Internet Studies Arrives: A New Category Status in the Oxford Libraries

The Oxford University Library System – specifically the Subject Librarian most closely involved with Internet-related research – has decided to create a category for the library of ‘Media and Internet Studies’. These categories are listed in OxLIP+, and therefore significant in helping people to find work on the Internet.

Queen's College Library, Oxford

Of course, how Internet studies is categorized as been a long problem for those working in this field. Where do you look in bookstores, libraries, …? Often books on the social aspects of the Internet are shelved with computer sciences, sometimes with business and management, sometimes with media studies. At long last, Internet studies might well be moving to a new stage of legitimacy as it finds some place in the categories of major libraries. Now we can begin discussion of whether this is the right category.

I thank Nesrine Abdel-Sattar, one of our DPhil students, who – among others – has urged the library to up-date its categories to capture the development of Internet Studies. Well done.

4 thoughts on “Internet Studies Arrives: A New Category Status in the Oxford Libraries

  1. I could not agree more. Fact is that a proper classification or taxonomy of internet studies has not been realised yet because the sector is still considered in its infancy, there is no general academic acceptance of it (apart from some rare exceptions like the OII), and “battles for the dominance” of its commercial, legal and governance routes are still going on.

    Search the subject “internet” in most of the library catalogs (including http://searchbeta.bl.uk/, http://copac.ac.uk/, http://library.ox.ac.uk/ just to name example of three diverse generations of library management systems) and you recall thousands of books, journals, conference papers. Without any possibility of further categorisation of this impressive quantity of materials it is very hard and time consuming to select and access new resources, make comparisons, find new ideas and theories etc. It seems that the interdisciplinary nature of the internet has not been shaped and defined in more manageable chunks, for now.

    An interesting exception comes from (still rare) catalogs that facilitate resource discovery in that they apply to traditional bibliographic records new data mining technologies to produce “faceted views” of the results.
    For instance searching for internet as subject (or ) in http://ncsu.worldcat.org/ gives you about 330,620 items narrowed by 31 diverse “topics”. That means the results are automatically aggregated on the ground of disciplinary divisions. Browse them and you may better define a more complex set of multiple words that can represent the specificity of what you are looking for. Besides, these subdivisions of the subject “internet” testify that internet studies represents a truly new interdisciplinary field that should require novel attention by cataloguers, taxonomists and indexers.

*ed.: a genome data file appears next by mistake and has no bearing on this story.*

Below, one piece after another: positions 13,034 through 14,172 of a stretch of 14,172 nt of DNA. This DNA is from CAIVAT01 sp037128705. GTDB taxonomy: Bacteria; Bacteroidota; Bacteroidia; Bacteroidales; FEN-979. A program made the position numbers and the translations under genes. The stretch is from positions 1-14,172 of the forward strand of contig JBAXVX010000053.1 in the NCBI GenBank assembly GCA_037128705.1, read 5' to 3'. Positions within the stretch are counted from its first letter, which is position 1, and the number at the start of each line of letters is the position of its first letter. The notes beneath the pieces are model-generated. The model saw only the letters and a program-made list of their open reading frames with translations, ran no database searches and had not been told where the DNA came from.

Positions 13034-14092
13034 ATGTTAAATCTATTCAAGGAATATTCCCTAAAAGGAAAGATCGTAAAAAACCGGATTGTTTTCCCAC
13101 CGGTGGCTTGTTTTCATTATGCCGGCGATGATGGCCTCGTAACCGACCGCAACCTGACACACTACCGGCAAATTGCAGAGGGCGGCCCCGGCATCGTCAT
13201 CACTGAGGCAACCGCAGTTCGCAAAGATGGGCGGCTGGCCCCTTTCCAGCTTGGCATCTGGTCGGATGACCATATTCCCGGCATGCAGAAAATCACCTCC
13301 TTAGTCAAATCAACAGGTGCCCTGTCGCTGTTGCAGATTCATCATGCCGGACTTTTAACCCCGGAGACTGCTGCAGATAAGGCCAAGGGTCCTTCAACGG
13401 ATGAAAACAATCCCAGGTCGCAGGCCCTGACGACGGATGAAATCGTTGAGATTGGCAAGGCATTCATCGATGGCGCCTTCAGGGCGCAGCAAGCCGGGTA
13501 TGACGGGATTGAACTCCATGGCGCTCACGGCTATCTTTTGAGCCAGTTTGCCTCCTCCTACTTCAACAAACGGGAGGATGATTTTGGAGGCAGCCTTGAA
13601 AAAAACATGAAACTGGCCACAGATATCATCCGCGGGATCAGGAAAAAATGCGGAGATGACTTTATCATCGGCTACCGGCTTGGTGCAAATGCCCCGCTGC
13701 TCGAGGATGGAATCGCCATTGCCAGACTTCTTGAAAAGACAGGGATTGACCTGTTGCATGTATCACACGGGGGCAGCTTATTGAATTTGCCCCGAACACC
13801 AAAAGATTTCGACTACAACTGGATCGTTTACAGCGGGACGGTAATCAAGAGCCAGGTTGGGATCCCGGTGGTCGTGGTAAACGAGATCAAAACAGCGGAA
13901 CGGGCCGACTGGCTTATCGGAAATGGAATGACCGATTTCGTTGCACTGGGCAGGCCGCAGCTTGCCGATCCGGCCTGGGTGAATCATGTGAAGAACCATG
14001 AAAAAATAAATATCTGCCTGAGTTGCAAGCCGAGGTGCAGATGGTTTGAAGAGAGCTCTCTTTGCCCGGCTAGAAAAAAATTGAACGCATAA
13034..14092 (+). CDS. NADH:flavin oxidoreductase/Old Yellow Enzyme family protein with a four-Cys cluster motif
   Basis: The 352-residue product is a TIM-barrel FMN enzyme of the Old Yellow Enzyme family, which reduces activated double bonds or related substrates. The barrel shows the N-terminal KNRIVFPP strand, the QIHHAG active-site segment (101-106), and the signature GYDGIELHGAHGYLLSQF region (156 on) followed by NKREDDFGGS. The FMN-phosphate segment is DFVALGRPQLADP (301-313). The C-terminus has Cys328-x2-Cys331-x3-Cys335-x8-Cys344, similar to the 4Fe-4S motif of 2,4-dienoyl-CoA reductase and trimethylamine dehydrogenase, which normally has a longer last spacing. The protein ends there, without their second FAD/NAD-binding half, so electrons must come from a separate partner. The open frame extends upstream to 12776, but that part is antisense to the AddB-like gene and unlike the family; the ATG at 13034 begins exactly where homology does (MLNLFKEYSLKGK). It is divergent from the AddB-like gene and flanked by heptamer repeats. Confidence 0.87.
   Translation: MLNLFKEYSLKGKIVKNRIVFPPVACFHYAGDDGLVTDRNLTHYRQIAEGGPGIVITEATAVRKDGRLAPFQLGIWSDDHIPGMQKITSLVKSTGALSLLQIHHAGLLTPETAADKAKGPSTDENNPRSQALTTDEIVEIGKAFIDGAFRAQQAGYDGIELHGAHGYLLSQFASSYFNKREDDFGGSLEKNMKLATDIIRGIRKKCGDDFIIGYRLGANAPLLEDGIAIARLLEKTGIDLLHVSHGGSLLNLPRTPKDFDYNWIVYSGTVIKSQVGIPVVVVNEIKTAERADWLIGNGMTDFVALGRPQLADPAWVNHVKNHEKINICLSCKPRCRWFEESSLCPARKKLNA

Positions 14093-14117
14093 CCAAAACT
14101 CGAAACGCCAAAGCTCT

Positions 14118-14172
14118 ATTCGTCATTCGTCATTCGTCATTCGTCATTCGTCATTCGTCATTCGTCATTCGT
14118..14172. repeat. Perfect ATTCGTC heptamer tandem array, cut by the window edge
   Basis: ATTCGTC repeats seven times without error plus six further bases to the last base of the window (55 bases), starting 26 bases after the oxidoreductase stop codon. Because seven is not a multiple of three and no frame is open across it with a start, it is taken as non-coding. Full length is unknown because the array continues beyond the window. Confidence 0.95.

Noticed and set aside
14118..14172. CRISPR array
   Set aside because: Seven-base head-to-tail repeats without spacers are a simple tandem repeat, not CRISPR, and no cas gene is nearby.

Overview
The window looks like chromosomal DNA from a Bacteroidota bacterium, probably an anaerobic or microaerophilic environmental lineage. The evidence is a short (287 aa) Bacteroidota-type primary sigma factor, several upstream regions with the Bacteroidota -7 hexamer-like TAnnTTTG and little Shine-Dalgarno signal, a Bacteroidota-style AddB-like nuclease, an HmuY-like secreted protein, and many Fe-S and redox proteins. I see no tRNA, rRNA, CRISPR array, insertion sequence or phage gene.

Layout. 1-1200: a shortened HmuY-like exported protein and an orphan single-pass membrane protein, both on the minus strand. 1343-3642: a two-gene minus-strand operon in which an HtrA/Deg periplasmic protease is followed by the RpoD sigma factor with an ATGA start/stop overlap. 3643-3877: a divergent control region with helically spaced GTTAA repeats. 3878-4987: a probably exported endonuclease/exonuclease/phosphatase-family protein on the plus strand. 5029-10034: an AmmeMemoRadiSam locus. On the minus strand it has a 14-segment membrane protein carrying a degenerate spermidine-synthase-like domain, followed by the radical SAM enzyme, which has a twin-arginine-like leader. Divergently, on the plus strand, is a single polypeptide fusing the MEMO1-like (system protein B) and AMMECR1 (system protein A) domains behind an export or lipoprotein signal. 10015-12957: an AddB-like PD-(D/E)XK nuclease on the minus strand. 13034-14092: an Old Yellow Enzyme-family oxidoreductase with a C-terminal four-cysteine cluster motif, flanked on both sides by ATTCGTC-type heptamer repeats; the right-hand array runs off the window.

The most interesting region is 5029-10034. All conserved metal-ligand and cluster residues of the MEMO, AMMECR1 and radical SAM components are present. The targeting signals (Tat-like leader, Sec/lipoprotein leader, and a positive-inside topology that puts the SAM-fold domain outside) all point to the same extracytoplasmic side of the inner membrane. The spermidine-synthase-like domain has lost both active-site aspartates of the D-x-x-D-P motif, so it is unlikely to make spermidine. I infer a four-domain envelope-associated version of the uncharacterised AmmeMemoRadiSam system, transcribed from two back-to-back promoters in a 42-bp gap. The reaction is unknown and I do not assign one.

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  2. I could not agree more. Fact is that a proper classification or taxonomy of internet studies has not been realised yet because the sector is still considered in its infancy, there is no general academic acceptance of it outside some rare special departments or research centres (like the OII), and “battles for the dominance” of its commercial, legal and governance routes are still going on.

    Search the subject “internet” in most of the library catalogs (including http://searchbeta.bl.uk/, http://copac.ac.uk/, http://library.ox.ac.uk/ just to name examples of three diverse generations of library management systems) and you recall thousands of books, journals, conference papers. Without any possibility of further categorisation of this impressive quantity of materials it is very hard and time consuming to select and access new resources, make comparisons, find new ideas and theories and perform very basic operations that prelude to any serious advance in studying the field. It seems to me that the interdisciplinary nature of the internet has not been shaped and defined in more manageable chunks, for now, since I started to study this cross-domain sector in the early 1990s.